According to this New York Times article today, Harvard law school dean Elena Kagan, President-elect Obama’s pick to be Solicitor General, “has provided few clues about where she stands on the great legal issues of the day.” Both because of the position that she will be nominated for and because that position is seen by many as a stepping stone on her path to a Supreme Court nomination, it is important that Senate Republicans use her confirmation hearing to flesh out her legal views.
As the Times article points out, Kagan herself has called for the Senate to use confirmation hearings “to engage nominees in meaningful discussion of legal issues.” In her 1995 review (62 U. Chi. L. Rev. 919) of Stephen L. Carter’s The Confirmation Mess, Kagan argues that the “critical inquiry” that the Senate should conduct on a Supreme Court nominee “concerns the votes she would cast, the perspective she would add (or augment), and the direction in which she would move the institution.” Kagan draws as “the fundamental lesson of the Bork hearings … the essential rightness—the legitimacy and the desirability—of exploring a Supreme Court nominee’s set of constitutional views and commitments.”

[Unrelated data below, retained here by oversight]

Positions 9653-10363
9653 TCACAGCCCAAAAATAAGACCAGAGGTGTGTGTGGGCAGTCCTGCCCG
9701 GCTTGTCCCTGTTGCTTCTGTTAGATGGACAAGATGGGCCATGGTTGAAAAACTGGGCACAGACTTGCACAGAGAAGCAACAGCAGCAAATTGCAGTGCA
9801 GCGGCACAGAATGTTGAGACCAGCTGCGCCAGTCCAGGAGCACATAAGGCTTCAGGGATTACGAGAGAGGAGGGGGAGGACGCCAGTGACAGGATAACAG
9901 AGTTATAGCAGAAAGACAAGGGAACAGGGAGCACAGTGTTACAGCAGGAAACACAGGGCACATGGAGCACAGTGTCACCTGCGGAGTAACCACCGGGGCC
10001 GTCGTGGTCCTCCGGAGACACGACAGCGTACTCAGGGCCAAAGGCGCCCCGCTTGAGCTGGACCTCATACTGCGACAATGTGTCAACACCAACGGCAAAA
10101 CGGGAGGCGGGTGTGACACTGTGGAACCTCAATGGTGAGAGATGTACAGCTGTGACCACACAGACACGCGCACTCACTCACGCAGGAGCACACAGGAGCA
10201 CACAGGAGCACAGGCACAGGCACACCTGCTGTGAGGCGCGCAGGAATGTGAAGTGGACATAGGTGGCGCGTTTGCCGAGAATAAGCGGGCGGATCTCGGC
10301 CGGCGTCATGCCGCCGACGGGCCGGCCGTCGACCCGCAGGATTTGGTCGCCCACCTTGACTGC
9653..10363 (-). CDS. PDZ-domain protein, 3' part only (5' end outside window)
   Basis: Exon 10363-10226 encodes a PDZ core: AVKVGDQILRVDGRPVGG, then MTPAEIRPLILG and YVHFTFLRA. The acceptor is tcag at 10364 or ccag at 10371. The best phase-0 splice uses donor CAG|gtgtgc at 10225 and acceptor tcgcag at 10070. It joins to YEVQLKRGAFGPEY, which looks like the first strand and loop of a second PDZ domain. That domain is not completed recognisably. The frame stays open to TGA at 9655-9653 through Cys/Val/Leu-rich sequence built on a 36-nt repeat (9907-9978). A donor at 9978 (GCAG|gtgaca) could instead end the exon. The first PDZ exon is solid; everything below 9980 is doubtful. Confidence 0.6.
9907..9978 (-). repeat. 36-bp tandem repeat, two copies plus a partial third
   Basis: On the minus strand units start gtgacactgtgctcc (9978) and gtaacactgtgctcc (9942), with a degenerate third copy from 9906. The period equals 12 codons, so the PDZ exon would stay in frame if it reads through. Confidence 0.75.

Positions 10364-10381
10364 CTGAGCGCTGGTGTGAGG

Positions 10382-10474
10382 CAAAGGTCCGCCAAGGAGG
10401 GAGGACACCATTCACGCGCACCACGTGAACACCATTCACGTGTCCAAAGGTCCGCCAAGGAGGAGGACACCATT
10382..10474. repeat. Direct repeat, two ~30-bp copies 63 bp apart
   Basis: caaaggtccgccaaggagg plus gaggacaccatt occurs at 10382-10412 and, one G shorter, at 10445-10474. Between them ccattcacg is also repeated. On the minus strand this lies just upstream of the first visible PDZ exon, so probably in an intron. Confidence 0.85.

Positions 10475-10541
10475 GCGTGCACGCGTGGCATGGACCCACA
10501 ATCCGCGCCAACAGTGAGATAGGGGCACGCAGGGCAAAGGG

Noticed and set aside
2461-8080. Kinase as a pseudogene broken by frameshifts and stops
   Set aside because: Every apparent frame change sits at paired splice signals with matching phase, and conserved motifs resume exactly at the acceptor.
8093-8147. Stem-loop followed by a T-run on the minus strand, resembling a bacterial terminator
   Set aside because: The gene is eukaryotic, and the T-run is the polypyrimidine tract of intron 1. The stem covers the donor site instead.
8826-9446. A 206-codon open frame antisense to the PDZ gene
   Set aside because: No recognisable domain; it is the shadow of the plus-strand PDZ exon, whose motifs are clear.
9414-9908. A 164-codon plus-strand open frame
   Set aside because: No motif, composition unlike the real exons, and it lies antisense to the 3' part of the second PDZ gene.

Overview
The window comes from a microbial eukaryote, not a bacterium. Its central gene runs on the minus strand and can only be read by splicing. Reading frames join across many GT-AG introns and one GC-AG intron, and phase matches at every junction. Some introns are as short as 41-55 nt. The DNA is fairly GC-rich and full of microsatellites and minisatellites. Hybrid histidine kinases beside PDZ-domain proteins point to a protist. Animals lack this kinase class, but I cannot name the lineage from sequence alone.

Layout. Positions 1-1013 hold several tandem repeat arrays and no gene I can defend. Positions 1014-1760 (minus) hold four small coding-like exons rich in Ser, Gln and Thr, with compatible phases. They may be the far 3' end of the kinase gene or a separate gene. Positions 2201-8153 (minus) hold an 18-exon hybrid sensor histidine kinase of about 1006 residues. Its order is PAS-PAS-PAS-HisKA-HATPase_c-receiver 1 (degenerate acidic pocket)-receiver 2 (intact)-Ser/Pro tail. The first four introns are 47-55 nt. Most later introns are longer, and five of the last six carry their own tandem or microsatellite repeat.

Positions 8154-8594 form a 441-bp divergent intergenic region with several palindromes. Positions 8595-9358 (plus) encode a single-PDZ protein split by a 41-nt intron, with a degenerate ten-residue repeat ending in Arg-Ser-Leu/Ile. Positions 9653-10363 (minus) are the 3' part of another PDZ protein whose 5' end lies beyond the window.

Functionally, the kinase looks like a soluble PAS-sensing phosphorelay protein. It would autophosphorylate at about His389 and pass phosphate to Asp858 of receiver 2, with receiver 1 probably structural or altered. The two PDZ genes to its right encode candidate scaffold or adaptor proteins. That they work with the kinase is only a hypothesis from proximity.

Although Carter’s book and Kagan’s review focus heavily on Supreme Court nominees, they also address DOJ nominations (especially Clinton’s 1993 nomination, subsequently withdrawn, of Lani Guinier to be AAG for Civil Rights), and Kagan’s view of the Senate’s role applies fully to those (and other executive-branch) nominations. That, of course, is hardly surprising, as the case for careful scrutiny of the legal views of DOJ nominees, even if combined with greater deference to the president, seems widely accepted.